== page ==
Becoming The Beach Boys is the first truly exhaustive, in-depth biography of the formative years of America’s Band. It’s an unbiased look into their early years, and does quite a bit of myth-busting.
Author Mark Blake’s exhaustive, intricate biography of one of the hardest, most notorious rock bands of the 1960s is an exciting read of a band that almost didn’t survive the decade it defined.
Over the past year, reissue label El has released a handful of compilations that explore different scenes and aspects of 1960s culture (with some 1950s thrown in for good measure). In this week’s 555 installment, we will investigate these compilations Bower Hats & Leather Boots: Personalities Go Pop Art is an interesting compilation of… Read More ›
Righteous Records’ latest compilation features over two dozen prime slabs of greasy, waxed-down vinyl, ranging from the well-known classics to some you’ve never heard before, and probably won’t hear anywhere else. Here are five of the best cuts from the collection: The Gamblers: “LSD-25” (Released 1960): Fun fact: not only is this song the… Read More ›
I first heard Vanilla Fudge some time in the mid 1980s, when I’d happened upon a copy of their debut album at Goodwill. I’d heard the name before, and had been told they were really trippy and psychedelic. When I put the record on the stereo, I wasn’t really prepared for what I heard. To… Read More ›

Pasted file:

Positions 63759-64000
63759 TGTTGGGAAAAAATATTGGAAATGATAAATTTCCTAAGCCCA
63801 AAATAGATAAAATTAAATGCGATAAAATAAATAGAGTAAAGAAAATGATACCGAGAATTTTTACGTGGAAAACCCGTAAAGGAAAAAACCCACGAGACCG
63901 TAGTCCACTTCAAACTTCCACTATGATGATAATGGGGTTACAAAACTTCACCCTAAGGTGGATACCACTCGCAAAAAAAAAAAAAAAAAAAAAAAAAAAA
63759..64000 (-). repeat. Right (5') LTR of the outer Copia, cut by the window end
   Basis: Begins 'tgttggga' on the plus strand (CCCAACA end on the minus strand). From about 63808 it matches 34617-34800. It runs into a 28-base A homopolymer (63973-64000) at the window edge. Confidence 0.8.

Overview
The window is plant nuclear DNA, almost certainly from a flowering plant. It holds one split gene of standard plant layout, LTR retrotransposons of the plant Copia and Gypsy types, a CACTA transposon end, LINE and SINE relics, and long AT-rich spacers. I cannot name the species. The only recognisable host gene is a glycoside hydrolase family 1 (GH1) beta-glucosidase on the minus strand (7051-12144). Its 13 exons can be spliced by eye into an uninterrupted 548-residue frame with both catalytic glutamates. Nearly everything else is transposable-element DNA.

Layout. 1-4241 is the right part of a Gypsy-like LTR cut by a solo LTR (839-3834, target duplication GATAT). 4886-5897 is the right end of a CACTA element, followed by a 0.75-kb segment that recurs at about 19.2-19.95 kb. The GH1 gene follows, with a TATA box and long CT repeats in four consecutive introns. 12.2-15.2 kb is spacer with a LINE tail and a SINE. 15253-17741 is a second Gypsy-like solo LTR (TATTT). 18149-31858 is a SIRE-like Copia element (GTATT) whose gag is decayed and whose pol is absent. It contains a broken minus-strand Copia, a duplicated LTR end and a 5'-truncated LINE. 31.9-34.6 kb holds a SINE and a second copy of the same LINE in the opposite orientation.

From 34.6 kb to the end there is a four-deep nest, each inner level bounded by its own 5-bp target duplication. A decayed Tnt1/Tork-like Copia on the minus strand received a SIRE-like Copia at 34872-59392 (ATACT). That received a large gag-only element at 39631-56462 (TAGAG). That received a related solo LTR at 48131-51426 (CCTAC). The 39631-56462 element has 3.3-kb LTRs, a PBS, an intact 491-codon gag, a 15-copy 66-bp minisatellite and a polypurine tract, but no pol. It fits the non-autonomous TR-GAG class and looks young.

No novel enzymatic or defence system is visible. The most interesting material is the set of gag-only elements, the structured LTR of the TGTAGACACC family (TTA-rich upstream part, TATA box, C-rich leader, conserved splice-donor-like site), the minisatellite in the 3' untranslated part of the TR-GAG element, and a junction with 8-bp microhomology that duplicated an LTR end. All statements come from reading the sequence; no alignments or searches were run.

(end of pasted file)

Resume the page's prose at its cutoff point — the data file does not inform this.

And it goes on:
Donna Loren was one of the faces of the 1960s, a young woman with an interesting albeit brief career, from being a model for Dr. Pepper, a dancer on Shindig!, and appearing in several “beach” movies, most notably Beach Blanket Bingo. Unsurprisingly, then, an attempt was made to turn the already-talented young woman into… Read More ›
The Fourmyula was a Beatles-inspired pop band from the tiny nation of New Zealand, and it’s easy to understand why they had a brief, fleeting taste of fame and success–they had excellent songwriting chops, and with their songs led by vocalist Carl Evenson, the band possessed a quality that was never hampered by the obscurity… Read More ›
This double-disc set finds John Coltrane‘s quartet performing live in Europe in Autumn 1963, and it finds the four-piece band in fine form. It also finds Coltrane and company at a crossroads; big changes would be coming in his sound, his muse taking him into free-form territory, losing all inhibitions about his sound, whilst… Read More ›